The Washington Post reported that both Facebook and Twitter said they had disabled a “sprawling disinformation campaign that appeared to originate in Iran”. It included two Twitter accounts that mimicked Republican congressional candidates and may have sought to push pro-Iranian political messages.
According to The Washington Post, a private security firm called Fire Eye “did not attribute the activity to either Iranian state leaders or malicious actors operating within the country.” However, some of the tweets supported the Iranian nuclear deal, which President Trump withdrew from a year ago.
Some of the disabled account appeared to target their propaganda at specific journalists, policymakers, dissidents and other influential U.S. figures online. Those tactics left experts fearful that it could mark a new escalation in social-media warfare, with malicious actors stealing real-world identities to spread disinformation beyond the web.
Facebook posted on its Facebook Newsroom that it had removed 51 Facebook accounts, 36 Pages, seven Groups, and three Instagram accounts involved in coordinated inauthentic behavior that originated in Iran.
Facebook said the individuals involved misled people about who they were and what they were doing. “They purported to be located in the US and Europe, used fake accounts to run Pages and Groups, and impersonated legitimate news organizations in the Middle East. The individuals behind this activity also represented themselves as journalists or other personas and tried to contact policymakers, reporters, academics, Iranian dissidents and other public figures.”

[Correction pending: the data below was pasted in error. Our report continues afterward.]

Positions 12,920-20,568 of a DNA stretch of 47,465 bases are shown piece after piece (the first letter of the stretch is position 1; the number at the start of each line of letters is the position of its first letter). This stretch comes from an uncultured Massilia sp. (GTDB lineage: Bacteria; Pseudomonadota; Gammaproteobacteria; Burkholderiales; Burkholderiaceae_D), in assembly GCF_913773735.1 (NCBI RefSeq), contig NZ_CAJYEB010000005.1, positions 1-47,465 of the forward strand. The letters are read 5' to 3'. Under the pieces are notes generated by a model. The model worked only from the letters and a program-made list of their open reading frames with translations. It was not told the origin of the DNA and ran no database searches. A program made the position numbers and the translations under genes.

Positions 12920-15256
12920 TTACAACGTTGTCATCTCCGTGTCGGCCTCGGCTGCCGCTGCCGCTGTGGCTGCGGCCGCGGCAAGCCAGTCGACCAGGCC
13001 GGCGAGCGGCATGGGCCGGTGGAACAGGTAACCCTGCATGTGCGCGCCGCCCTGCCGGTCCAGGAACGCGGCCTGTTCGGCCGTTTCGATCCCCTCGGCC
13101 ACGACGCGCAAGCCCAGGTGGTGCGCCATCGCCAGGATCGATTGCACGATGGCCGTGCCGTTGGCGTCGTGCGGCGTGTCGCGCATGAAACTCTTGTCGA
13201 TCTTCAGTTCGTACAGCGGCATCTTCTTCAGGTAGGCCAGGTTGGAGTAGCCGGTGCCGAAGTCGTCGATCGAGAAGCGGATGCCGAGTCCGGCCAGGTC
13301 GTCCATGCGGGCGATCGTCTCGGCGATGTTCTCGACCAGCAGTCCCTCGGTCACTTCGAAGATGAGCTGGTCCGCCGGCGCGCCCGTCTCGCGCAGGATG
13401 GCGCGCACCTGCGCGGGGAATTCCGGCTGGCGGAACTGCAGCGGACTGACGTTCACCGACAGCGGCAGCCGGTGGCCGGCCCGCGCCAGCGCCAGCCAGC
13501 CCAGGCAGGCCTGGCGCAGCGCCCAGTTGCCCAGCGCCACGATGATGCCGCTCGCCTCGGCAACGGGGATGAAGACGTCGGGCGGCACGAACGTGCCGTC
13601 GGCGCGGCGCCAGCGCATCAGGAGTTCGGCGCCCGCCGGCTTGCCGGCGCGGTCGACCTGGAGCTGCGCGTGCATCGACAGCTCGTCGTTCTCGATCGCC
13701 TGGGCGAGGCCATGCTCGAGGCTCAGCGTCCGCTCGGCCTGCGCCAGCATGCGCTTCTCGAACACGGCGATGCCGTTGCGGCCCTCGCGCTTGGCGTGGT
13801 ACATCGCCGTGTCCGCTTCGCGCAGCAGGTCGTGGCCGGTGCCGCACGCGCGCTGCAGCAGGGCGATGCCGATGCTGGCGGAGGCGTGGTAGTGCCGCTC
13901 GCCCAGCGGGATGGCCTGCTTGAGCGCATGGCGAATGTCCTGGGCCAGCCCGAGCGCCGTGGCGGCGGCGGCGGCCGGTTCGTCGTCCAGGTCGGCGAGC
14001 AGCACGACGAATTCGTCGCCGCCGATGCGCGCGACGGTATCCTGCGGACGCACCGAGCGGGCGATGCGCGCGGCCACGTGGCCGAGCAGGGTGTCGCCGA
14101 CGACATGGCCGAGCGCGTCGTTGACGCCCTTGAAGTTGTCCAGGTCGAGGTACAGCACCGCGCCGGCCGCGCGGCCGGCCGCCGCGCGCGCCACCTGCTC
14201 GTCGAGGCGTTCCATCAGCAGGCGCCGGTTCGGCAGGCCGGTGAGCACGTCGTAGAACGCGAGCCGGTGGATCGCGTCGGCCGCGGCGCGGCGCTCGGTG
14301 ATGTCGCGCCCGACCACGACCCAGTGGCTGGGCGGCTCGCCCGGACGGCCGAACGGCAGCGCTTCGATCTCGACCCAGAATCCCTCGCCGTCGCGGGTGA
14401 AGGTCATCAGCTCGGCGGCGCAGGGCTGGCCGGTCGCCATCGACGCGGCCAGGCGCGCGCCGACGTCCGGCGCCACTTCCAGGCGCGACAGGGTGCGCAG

Yoel Roth, Head of Site Integrity at Twitter, posted a thread of tweets that began with: “Earlier this month, we removed more than 2,800 inauthentic accounts originating in Iran. These are the accounts that FireEye, a private security firm, reported on today. We were not provided with this report or its findings.”
In another tweet, he wrote: “These accounts employed a range of false personas to target conservatives about political social issues in Iran and globally. Some engaged directly through public replies with politicians, journalists, and others.”
People need to be smarter about how they consume content on Facebook and Twitter. Think before you click a link. Seek out the real news website instead. Don’t retweet or share something without first taking the time to verify that it isn’t “fake news”.